cover image Threshold


James Longenbach, Alan Williamson. University of Chicago Press, $15 (80pp) ISBN 978-0-226-49247-6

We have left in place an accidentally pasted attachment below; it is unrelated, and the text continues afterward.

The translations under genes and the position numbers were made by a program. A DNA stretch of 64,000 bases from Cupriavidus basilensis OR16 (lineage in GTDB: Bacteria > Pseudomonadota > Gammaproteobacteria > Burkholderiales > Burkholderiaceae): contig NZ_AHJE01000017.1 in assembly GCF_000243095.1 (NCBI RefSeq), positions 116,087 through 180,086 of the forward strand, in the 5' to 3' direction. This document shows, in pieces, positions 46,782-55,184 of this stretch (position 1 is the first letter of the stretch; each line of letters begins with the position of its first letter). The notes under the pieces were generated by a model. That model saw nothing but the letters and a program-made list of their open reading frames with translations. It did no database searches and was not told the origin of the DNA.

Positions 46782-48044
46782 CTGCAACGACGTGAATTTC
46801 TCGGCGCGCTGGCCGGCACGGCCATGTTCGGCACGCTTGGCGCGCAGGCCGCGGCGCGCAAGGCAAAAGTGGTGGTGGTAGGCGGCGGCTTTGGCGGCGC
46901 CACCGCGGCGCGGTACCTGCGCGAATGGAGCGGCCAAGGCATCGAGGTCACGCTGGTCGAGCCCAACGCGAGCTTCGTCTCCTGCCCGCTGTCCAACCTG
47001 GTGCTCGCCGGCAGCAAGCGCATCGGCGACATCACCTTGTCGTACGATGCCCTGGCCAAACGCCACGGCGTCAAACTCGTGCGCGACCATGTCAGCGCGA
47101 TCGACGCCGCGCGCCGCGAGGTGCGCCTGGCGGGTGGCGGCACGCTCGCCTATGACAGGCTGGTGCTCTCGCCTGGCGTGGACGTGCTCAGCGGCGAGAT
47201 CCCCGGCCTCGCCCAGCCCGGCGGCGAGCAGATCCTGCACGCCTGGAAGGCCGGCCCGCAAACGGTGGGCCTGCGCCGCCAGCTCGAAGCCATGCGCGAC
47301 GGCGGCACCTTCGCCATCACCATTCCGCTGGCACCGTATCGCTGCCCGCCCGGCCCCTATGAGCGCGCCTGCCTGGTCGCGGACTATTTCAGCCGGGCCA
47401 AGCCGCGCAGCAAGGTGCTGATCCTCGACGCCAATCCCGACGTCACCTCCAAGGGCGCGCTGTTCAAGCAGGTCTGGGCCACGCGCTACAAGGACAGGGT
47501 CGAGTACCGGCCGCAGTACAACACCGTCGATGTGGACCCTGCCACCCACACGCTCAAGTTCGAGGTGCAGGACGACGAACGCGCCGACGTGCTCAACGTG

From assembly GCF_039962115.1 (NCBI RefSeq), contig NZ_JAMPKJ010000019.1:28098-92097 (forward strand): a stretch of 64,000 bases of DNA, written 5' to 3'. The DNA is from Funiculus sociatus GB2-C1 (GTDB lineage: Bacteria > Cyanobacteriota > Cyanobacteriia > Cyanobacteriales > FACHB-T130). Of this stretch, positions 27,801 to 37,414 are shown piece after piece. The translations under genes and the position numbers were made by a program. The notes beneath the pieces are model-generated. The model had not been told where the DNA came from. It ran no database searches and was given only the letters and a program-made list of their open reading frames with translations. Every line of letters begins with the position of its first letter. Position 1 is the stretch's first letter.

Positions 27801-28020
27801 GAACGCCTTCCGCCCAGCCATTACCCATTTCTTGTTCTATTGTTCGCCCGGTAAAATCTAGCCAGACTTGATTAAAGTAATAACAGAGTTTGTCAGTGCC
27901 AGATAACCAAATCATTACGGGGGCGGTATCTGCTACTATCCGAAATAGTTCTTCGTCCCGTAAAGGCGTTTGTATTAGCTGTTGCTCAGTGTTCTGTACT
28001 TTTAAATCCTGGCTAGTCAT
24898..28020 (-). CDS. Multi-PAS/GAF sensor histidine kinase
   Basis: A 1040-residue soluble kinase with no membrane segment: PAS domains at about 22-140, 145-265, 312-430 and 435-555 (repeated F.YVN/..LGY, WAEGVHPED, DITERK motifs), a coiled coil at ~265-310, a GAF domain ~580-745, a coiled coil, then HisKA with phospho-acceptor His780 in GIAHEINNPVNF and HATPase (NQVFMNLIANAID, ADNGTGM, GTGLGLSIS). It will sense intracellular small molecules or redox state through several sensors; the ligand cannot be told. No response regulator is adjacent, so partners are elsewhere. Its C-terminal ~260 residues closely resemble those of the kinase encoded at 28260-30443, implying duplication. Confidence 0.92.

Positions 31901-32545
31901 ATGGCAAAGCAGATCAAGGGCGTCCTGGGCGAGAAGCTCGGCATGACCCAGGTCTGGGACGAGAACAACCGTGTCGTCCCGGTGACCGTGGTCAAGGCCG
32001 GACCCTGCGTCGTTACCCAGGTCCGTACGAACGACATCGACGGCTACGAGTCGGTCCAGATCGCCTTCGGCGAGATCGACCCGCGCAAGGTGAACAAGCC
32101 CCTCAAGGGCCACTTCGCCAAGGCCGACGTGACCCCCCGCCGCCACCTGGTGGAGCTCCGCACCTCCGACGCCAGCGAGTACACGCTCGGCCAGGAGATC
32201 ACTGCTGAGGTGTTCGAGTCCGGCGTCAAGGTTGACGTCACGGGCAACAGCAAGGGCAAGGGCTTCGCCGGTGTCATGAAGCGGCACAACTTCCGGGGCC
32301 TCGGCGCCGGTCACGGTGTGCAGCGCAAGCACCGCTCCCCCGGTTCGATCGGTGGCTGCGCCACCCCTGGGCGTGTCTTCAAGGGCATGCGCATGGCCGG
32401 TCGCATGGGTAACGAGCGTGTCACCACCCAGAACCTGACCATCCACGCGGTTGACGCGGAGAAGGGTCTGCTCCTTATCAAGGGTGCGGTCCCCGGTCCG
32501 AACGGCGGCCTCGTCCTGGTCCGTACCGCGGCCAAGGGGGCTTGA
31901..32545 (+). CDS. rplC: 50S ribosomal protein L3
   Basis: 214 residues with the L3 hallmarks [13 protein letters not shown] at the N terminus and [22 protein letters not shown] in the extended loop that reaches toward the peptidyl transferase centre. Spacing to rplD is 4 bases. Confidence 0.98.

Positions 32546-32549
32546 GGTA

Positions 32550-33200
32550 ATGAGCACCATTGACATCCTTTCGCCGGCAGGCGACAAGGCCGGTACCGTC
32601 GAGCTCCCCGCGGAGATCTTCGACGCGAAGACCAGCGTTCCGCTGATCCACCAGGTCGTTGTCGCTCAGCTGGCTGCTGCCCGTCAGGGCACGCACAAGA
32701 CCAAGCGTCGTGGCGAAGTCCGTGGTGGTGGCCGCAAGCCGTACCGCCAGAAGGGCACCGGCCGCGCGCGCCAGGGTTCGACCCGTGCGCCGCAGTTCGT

An esteemed critic of modern verse, Longenbach makes his poetic debut with this contemplative collection. Akin to Heaney both in form--gentle iambics distribute themselves over tercets, couplets and quatrains--and in his inclination toward the liminal in nature, Longenbach wanders to the edge of the wood and watches as the ""trees shift uneasily."" But purity's a lapsed ideal: litter and debris soil this terrain. A cast-off shoe, a condom and a fire's remains ""guarantee there never were natural worlds/ The soul kept alone."" The innocence of childhood, too, is lost by strange discovery. In ""The Grace of the Witch"" a gypsy-like girl dispensing sexual favors by the swings is marked by her transgression: ""Block letters cut into her wrist spelled Paul."" Such even-keeled revelations, however, can feel too smooth and wearied, too rehersed. The consistency of tone--intelligent, darkly ruminative, unequivocal--may be the only sort of solace one can hope for here, stripped of lust and lustre. Like the great Modernists on whom he has written so capably (Modern Poetry After Moderism; Stone Cottage: Pound, Yeats and Modernism), Longenbach places his mind against every external thing and creates artifacts of language at the borders and boundaries: ""We've learned/ These stories told about the natural world/ And now, dissatisfied, we pass them on."" (Nov.)